Mac OS X Toolbar Tips and Tricks

Mac OS X Toolbar Tips and Tricks

Customizing OS X Toolbar

If you’re new to Mac OS X you might not know that you can customize OS X Toolbar. Here are some tips that might help you improve your work-flow and get organized. At the top of every Finder window is a row of function and navigation buttons. By default your Finder window will have the folder back and forward buttons, view controls, Actions and Search. One click of any of these base icons lets you quickly backtrack your folder navigation, get a new perspective, trigger a command, or search your location. Here are some additional tips for getting the most out of your Finder Toolbar.

Removing or Shrinking
If you are not interested in having the buttons on top of the Finder window or need space simply click the oval toolbar button in the upper-right corner of the window. You can also hide the toolbar by either selecting View > Hide Toolbar or pressing Command-Option-T.

Customizing the Toolbar
There are a lot of different options in customizing your Toolbar. To customize simply open a Finder Window and select from the Finder Menu > View > Customize Toolbar. A window will appear and you can add additional favorite items into the toolbar by dragging and dropping them. You can also remove items by click and dragging them out of the Toolbar. To reset the Finder Menu Bar you can drag the default set into your toolbar. If you need to conserve space you can adjust the size of the icons or just show the icons, icons and text or just text. You can also add Files and Folder to the toolbar by dragging and dropping a folder or file from one Finder Window to the active Customize Toolbar.

Using Finder Views
Improving your work flow is key in managing your projects. Using your Finder Views can help you view important files and organize lists quickly and efficiently. The four views you can use are the Icon, List, Column and Cover Flow.

Icon View lets you see each folder and file as an icon and is typically the default Finder view. This view is useful id you want to arrange icons in a specific way, create groups, or help you remember file locations. With OS X 10.5 you can view detailed information about each file or folder. Drawback of this view are that it can easily becomes messy.
List View is the most versatile in that it not only shows the file’s name but also its attributes such as size, kind, version, comments and labels. The advantages of using this view is that it allow for sorting of files by the column headings and that you can see a folders contents without leaving the initial folder. Drawbacks are mainly in the creation of new folders as you can loose them in the list.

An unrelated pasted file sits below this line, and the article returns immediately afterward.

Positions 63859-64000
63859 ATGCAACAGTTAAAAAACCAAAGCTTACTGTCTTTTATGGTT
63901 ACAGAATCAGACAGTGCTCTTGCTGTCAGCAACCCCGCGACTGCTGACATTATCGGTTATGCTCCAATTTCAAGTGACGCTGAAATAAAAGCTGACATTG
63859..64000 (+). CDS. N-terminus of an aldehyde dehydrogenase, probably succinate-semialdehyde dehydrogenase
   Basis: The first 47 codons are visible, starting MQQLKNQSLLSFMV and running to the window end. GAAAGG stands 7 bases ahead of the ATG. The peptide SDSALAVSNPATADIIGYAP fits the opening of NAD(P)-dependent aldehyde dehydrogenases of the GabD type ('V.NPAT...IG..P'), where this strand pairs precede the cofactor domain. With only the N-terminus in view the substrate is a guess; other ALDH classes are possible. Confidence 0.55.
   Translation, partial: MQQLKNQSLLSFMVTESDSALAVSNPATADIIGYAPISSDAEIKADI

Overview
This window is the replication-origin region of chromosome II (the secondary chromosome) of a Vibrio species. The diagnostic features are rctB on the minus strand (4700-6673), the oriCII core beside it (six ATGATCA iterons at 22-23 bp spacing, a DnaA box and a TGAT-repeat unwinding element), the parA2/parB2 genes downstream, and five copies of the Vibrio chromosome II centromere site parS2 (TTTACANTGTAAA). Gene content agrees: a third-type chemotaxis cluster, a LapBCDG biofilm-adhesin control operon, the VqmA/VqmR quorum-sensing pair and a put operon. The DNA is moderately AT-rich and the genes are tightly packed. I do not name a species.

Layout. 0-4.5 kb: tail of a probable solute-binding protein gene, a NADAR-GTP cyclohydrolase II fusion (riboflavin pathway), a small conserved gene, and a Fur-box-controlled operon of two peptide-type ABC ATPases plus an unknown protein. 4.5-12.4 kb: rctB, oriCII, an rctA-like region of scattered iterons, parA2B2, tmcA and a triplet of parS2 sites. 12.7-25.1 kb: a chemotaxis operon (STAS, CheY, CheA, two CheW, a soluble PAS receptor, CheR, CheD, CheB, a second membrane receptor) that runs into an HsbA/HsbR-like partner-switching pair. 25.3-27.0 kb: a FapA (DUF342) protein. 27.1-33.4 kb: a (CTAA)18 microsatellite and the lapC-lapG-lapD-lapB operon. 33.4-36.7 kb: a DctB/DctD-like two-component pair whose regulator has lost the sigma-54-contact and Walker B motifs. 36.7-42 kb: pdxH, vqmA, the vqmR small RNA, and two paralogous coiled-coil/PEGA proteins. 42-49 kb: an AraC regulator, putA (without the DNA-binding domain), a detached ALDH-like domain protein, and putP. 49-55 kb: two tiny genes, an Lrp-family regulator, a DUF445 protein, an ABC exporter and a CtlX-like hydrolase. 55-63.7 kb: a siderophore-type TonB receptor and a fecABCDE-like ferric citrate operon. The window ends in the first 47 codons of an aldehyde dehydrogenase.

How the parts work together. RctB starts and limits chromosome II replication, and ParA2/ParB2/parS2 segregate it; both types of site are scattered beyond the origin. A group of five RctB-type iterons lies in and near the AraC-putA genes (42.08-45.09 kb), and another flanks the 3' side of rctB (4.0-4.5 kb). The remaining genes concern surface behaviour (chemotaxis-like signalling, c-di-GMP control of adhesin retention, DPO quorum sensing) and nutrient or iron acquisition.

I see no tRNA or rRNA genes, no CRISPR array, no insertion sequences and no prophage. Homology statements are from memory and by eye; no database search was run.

Column View displays files and folders in a hierarchical view allowing you to easily keep track of where you are within your Mac’s file structure. This is by far my favorite view in that you can see an items path and you can easily move files and folders around easily. The only drawback is that the Column view is dynamic and changes usually occur when you’re selecting or moving and item. This might need some getting used to if you are new to Mac OS X.

Cover Flow View is the newest Finder view. New to OS X 10.5 Leopard it is my least favorite view. It is based on a feature found in iTunes and allows you to see the contents of a file as thumbnails. The only real advantage for using this view is when browsing an images folder. You can easily thumb through multiple images with ease. Main disadvantage is in displaying the thumbnail previews can hog resources, although most new Macs shouldn’t have any problems.

Apple Time Machine

Apple Time Machine

Exploring Network Attached Storage

When Mac OS X 10.5 Leopard was announced Apple’s Time Machine features were revealed creating a great deal of buzz and anticipation of what this type of solution this would be. Integrated systematic backups were a long standing desire by many Apple users but to have it integrated as a part of the operating system was unheard of. The primary feature of Apple’s Time Machine is that it automatically saves an up-to-date copy of everything on your Mac including photos, music, videos, documents, applications, and settings. The simplest way to start using Time Machine is to set it up using an external drive, however with the arrival of Time Capsule users had an additional option. Frequently I am asked what is the best option when setting up Time Machine and what are the associated costs.

External Hard Drive